Jadeja's new avatar
Included in the Indian equation devised to flummox Australia over four Tests at home is a variable: Ravindra Jadeja, allrounder. In India, Jadeja is most widely recognised as a limited-overs specialist, was anointed an IPL 'rockstar' by Shane Warne and is often slotted in as a prototype modern player, besotted only by the mod-cons thrown up by Twenty20 cricket.
But just because he sports a tattoo - his nickname, 'Jaddu' with flowers around it - owns a Hayabusa motorcycle and a horse (among other forms of transportation) doesn't mean Jadeja's ambitions are restricted merely to razzle-dazzle. At one point last season, Jadeja went up to his Saurashtra coach Debu Mitra and said, "I want to play in white clothes for India." Mitra told him he would have to improve his batting and internalise switching gears.
The big-picture message: "Get 100 runs in a session in a Test - and the Test can still be open. You have to make it a habit to stay." In 2009-2010, Jadeja had moved up the order from No. 5 & 6 for Saurashtra to No. 4 behind Cheteshwar Pujara. The move gave him the opportunity to reel off big scores, including the three Ranji Trophy triple-centuries for which he is now famous.
In a batting-heavy domestic competition, Jadeja is the first Indian to score three triples, with two in 2012-13. It is his most recent - against Railways at his home ground in Rajkot - that Mitra believes has put him in contention for India. "His first 50 came in 162 balls - what does that tell you? He was not the same Ravindra Jadeja everyone had seen in ODIs and T20s." Mitra calls Jadeja a "three-in-one player" - and says, "had he played in the Mumbai Test against England, he would've been a different bowler there."
Jadeja is in the white clothes these days, having made his Test debut in Nagpur three months ago. The hard yards of being a genuine allrounder in Test cricket lie ahead. His selection into the Test XI still causes much mumbling. This is a bits-and-pieces player, neither specialist batsman nor specialist bowler, who can tonk the ball and bowl a tight stump-to-stump line as a reserve spinner on heinous wickets. (Great relief then that his fielding is based on a modern regulation: thou shalt not pass.) But a Test allrounder? His state coach says, "He is only 23-24 years old, he is an intelligent cricketer and is a natural. He shouldn't be over-coached. Give him some time, it is only his second Test. I want him to be the best allrounder for India."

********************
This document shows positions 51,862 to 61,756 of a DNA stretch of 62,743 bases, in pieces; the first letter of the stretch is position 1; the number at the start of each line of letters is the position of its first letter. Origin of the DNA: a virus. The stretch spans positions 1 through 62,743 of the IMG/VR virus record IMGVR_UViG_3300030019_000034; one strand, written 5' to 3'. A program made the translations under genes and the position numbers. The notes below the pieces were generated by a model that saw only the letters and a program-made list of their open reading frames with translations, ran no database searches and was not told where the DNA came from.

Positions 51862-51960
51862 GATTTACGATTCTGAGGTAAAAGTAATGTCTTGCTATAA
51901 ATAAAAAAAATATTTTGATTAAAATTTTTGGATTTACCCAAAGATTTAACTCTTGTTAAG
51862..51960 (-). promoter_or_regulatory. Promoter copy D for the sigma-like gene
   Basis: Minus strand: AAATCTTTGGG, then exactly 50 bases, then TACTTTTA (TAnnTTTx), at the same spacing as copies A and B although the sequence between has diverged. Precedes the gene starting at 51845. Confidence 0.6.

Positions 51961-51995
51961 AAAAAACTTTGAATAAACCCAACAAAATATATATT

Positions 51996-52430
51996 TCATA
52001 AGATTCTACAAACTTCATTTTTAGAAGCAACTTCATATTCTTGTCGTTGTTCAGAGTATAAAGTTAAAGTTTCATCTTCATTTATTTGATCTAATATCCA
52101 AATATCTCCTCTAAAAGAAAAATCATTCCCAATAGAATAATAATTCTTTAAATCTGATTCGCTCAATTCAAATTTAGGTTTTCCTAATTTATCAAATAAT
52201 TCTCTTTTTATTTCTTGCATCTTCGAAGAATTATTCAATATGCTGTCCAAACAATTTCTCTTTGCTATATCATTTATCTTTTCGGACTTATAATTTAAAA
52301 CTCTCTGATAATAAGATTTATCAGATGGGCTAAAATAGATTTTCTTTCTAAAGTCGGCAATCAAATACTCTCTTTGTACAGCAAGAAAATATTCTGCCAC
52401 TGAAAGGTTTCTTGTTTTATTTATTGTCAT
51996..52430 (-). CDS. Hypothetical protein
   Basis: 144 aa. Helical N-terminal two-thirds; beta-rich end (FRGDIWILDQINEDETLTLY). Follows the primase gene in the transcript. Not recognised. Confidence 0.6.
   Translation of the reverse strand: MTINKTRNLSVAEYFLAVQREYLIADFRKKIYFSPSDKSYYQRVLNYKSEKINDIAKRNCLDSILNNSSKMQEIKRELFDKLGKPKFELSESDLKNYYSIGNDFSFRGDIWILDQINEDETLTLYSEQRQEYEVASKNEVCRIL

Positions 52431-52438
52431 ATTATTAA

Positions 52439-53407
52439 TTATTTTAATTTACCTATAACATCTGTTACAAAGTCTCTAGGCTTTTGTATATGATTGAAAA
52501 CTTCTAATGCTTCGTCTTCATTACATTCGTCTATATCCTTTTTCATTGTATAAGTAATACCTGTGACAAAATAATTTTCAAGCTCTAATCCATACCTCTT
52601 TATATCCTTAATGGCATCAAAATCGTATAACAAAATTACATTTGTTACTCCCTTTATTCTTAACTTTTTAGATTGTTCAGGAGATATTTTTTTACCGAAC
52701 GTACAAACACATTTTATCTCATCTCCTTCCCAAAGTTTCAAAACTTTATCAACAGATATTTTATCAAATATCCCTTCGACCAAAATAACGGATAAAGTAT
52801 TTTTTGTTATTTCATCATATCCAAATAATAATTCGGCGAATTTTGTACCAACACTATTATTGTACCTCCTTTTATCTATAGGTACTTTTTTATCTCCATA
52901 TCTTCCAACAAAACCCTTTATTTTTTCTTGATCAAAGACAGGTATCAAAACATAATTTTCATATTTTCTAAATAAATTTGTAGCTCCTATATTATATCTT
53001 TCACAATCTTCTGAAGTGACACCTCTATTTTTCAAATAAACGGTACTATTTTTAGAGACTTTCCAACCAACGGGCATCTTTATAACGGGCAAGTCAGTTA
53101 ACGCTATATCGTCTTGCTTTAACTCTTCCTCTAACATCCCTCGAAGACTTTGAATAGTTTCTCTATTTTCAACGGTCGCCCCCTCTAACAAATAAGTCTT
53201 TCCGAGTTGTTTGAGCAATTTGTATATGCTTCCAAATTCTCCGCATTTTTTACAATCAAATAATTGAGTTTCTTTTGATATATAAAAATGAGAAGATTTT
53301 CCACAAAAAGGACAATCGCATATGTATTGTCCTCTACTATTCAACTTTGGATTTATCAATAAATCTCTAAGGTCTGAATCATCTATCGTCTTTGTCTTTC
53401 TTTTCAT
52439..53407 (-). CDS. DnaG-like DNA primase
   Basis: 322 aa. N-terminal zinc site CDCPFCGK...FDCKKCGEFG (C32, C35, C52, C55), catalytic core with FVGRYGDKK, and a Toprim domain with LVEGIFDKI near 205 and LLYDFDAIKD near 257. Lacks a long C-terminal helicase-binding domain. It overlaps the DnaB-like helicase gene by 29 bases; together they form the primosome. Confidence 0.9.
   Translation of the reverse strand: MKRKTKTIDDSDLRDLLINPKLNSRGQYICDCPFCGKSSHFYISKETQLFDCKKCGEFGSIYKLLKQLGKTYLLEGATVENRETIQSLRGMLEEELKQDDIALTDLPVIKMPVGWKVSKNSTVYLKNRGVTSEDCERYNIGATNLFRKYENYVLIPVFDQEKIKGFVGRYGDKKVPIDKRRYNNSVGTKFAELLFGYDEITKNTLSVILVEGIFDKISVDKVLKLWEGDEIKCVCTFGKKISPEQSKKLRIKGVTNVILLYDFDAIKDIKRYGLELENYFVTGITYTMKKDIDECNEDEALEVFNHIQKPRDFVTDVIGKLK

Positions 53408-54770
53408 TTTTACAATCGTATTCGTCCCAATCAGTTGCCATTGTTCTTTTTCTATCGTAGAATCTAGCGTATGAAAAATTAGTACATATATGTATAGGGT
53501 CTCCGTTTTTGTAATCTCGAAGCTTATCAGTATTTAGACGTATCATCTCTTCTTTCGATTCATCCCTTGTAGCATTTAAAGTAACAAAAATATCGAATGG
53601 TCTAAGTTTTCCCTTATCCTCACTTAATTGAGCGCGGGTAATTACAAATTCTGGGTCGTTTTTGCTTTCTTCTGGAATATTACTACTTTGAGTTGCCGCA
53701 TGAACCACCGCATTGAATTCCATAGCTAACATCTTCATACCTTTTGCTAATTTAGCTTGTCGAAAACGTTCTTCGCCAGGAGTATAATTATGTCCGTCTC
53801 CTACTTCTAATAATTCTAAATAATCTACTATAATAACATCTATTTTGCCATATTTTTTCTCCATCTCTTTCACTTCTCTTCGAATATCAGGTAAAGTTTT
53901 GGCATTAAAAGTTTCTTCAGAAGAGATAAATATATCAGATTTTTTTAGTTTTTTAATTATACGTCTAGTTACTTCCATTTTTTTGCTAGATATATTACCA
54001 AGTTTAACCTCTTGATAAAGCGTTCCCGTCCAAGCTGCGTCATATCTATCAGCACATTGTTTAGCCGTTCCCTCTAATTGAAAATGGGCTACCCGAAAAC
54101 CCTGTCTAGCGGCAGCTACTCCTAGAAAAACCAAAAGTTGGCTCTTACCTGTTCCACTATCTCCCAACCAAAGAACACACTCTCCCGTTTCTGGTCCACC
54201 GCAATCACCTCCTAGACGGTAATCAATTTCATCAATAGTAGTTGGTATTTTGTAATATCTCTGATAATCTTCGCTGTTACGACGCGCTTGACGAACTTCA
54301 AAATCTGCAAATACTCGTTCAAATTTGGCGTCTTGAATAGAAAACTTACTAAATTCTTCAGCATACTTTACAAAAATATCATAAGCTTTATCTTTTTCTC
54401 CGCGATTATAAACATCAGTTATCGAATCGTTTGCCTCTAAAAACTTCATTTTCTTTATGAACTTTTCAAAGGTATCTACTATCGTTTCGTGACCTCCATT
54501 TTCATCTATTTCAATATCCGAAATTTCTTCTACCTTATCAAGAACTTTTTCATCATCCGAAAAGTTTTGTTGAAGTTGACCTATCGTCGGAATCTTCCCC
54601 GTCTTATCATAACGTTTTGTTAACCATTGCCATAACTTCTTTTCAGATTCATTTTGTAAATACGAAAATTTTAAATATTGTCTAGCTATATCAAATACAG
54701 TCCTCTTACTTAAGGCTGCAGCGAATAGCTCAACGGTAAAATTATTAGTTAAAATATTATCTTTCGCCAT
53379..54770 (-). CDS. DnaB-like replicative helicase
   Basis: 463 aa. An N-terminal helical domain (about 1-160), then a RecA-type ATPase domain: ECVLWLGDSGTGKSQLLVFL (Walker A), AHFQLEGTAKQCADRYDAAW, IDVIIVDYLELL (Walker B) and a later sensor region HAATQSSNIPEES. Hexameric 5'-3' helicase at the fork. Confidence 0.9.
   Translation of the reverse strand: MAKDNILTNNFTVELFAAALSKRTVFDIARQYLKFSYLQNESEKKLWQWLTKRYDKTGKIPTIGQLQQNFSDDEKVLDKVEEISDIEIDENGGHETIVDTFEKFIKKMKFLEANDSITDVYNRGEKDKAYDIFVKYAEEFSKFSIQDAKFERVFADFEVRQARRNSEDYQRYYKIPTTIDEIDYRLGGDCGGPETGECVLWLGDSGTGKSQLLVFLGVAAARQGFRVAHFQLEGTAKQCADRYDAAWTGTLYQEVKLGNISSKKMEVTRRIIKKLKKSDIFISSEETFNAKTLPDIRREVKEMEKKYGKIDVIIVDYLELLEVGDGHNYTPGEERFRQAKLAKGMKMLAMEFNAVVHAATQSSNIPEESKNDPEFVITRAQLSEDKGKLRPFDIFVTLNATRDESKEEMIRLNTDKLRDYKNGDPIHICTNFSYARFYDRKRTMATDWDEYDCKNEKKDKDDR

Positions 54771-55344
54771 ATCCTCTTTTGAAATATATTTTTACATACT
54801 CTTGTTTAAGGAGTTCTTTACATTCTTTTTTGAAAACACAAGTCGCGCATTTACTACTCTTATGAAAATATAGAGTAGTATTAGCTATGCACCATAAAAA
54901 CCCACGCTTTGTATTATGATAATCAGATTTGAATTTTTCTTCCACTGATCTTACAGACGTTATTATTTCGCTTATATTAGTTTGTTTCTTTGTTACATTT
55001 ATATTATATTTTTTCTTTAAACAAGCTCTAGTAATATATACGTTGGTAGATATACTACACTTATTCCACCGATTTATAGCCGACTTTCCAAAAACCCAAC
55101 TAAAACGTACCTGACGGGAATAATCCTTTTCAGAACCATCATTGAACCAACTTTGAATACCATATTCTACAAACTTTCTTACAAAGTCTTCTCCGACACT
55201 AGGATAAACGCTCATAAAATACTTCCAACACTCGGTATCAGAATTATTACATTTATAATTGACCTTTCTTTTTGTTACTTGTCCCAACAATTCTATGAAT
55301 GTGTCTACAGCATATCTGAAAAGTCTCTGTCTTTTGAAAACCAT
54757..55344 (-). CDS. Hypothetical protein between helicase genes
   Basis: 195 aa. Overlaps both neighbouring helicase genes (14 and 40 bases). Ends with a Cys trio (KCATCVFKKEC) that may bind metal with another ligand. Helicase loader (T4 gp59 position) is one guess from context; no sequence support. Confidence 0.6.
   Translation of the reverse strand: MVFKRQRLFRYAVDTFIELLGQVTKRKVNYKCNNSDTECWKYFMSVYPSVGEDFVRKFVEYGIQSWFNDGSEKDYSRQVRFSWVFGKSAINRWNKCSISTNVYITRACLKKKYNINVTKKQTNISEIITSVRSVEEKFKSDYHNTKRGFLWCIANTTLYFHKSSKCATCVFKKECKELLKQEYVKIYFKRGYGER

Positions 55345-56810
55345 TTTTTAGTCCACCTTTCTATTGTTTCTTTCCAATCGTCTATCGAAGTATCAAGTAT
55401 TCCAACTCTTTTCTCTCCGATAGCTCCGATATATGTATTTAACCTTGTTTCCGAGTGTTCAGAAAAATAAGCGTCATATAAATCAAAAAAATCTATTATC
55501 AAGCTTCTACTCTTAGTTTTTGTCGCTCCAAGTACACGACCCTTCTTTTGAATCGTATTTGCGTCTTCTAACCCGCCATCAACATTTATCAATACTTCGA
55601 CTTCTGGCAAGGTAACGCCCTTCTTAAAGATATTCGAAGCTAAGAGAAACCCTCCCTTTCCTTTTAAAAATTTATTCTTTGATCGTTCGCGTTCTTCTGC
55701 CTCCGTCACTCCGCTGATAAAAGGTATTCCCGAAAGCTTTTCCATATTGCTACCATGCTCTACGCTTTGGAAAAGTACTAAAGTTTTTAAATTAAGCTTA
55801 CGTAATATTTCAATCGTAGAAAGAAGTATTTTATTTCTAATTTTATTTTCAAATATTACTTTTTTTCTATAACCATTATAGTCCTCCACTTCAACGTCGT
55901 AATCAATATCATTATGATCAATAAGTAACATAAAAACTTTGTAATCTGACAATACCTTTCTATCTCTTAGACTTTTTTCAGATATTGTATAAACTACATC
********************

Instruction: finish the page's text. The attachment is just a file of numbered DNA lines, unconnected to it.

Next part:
In real terms, Jadeja is the reason captain M S Dhoni has been pushed one spot up the order to No.6. Dhoni has declared that his position at No.6 is a given until Jadeja gets "comfortable and used to international Test cricket." If he did well, "according to the amount of talent he has" that batting spot would be reconsidered. While Jadeja's Test figures so far read 8-260 at 32.50 at under two runs an over, his two innings at the crease have produced 12 and 16.
The demands on Jadeja's batting will only increase. Looking back on his dismissal in Chennai, bowled letting go one from Pattinson that knocked back his off stump, Jadeja said, "I had played 45 balls and had even got set a little. Had I played for 15-20 minutes more, I'm sure I would have been able to bat longer." He admitted to feeling a little "nervous" at not being able to score runs off his strokes. "It's not that I was feeling pressure or anything, just not scoring runs. I should have been more careful." Mitra sets another standard for the man who wants whites. "I would like to see him play 10 consecutive maiden overs in Test cricket. Turn solid defence into a part of his offence."
No matter what is made of his role in the India Test team, there is one constant Jadeja sticks to across all formats. He will not choose any category to be fitted into, between batting or bowling all-rounder. "My thinking is that whenever I play for India I have to score runs and I have to take wickets. If I keep doing only one out of those two jobs, then I won't be an all-rounder which is what I'm here for. As much as I can, I have to improve in both departments."
Sharda Ugra is senior editor at ESPNcricinfo